Tuesday, April 11, 2006

A Royal Priesthood


*Picture above is a replica of the High Priest's Ephod and Breast Plate.

Today I am going to continue with the theme of prayer. Yesterday, I spoke of the need to live lives of prayer. Today, I will start to focus on different types of prayer.

I am a parent. What that means is that I spend a lot of time praying for my kids. This is what is called intercessory prayer, or praying for the needs of someone other than you. I have on a couple different occasions had to pray for the health of my kids. Two of my three kids have asthma problems. Both have been hospitalized for it. It’s a frightening thing to see you child struggling for a breath, and being put in the back of an ambulance. It’s hard to see them lying in a hospital bed. It drove me to prayer. This is the type of prayer I am talking about today.

As I was reading from Exodus 28 this morning, I came to a passage that deals with the clothing and accessories (if I can call them that) that the High Priest was to wear while doing his job. Part of the outfit included shoulder pieces, upon which two onyx stones were to be placed. Engraved into the stones were the names of the twelve tribes of Israel, six to a stone, as it says in verse twelve:

"You shall put the two stones on the shoulder pieces of the ephod, as stones of memorial for the sons of Israel, and Aaron shall bear their names before the LORD on his two shoulders for a memorial.”

Next, he was to wear what is called the “Breastplate of Judgment”. It was a special piece worn on his chest, in which twelve precious stones were fitted, four rows of three stones each, laid out in a square pattern. All sides were equal. What that means to me is that God sees his people as being equal. No one person is greater than another. Or, as we like to put in New Testament times, the ground is level at the foot of the cross. The stones making up the breastplate were “according to the twelve tribes of Israel”. In other words, there was one stone for each tribe. Really, what the passage is describing are the clothing worn by the High Priest when he was performing the duties of his office, that of a “go-between”, or a mediator between man and God. Really, in the presence of God, he was literally bearing up his fellow Israelites before God, on his shoulders, and on his chest.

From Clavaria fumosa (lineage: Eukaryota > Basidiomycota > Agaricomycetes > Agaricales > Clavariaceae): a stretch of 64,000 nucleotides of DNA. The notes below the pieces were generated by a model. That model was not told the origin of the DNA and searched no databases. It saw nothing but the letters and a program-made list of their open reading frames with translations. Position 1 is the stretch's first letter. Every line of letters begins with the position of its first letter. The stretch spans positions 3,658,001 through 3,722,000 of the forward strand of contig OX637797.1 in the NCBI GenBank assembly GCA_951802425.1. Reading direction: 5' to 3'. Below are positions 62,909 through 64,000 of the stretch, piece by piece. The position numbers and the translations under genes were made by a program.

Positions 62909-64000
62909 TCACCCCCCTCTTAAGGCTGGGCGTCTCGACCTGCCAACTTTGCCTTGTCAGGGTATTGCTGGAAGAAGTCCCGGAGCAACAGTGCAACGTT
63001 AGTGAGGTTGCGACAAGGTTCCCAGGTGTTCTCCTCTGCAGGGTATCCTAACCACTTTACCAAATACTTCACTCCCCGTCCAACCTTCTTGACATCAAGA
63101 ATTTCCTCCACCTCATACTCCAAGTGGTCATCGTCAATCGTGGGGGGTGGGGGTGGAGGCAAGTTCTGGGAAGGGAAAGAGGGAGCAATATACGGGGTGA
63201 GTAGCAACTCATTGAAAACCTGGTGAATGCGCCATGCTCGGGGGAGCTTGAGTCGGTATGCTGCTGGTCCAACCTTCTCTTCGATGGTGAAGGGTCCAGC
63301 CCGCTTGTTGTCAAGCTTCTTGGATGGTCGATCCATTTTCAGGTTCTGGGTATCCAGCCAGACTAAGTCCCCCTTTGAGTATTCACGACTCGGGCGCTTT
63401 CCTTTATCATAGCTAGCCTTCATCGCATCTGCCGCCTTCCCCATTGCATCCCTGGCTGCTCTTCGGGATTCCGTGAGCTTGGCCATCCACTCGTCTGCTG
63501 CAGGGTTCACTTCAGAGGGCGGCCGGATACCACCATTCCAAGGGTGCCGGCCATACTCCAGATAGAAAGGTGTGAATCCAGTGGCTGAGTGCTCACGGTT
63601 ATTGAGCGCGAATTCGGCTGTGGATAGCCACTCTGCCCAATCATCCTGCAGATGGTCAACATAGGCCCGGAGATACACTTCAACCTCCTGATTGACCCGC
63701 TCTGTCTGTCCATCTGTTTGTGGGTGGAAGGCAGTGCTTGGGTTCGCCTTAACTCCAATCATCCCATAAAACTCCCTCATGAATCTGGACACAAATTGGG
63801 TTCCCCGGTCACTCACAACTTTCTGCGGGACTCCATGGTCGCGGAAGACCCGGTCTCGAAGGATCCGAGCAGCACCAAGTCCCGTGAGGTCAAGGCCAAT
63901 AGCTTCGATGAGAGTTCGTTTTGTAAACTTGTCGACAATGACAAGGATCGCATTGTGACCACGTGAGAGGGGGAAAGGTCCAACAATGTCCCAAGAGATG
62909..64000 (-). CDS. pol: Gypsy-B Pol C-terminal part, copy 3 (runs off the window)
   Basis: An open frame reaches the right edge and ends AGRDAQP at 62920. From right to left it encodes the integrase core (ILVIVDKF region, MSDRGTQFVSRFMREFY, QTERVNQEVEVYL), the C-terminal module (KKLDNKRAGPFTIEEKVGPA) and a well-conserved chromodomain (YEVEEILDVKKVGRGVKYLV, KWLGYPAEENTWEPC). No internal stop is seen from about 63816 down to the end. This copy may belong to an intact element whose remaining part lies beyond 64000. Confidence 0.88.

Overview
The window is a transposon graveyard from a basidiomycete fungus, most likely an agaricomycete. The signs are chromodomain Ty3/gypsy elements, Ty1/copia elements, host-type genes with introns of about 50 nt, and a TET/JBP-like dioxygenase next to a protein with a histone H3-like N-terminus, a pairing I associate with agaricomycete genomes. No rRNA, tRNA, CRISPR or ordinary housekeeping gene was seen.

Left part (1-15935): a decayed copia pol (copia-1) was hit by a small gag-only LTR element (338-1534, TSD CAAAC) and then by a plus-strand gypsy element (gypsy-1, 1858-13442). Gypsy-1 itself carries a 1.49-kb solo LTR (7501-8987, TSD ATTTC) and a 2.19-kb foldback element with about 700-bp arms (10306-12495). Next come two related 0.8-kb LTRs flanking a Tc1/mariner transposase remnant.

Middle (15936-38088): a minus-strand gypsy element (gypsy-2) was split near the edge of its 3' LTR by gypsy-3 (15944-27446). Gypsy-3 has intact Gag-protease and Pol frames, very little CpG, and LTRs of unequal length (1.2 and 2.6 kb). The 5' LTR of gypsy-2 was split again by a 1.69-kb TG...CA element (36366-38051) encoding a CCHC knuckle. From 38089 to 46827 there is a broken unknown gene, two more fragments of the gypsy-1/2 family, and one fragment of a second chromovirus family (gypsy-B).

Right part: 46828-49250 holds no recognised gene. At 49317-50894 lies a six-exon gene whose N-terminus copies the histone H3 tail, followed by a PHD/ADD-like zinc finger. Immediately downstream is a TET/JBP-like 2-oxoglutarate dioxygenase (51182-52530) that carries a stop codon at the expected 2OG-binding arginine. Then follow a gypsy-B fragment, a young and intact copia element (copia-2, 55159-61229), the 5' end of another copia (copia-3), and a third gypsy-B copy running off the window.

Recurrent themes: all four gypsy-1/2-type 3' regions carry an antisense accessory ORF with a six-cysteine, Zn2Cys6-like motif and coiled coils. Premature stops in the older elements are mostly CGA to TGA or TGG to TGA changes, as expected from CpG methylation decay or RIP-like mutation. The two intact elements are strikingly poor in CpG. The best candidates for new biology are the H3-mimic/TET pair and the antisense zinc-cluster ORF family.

You see, part of the job of the priesthood was to be an intercessor for the rest of Israel. In the era of the Church, in these New Testament times, we who are followers of Christ have now been called by the Lord himself a “royal priesthood” (1 Pet. 2:9). Simply as Christians, we have been declared by God to be priests, or those who are “go-betweens” and advocates for our fellow believers, as well as those who don’t yet know the Lord. We pray for them, we bear them up before God, asking that he touch those that we pray for. The Apostle Paul uses language that describes a priestly duty:

“We then that are strong ought to bear the infirmities of the weak, and not to please ourselves” Romans 15:1

“Brethren, if a man be overtaken in a fault, ye which are spiritual, restore such an one in the spirit of meekness; considering thyself, lest thou also be tempted. Bear ye one another's burdens, and so fulfill the law of Christ.” Galatians 6:1-2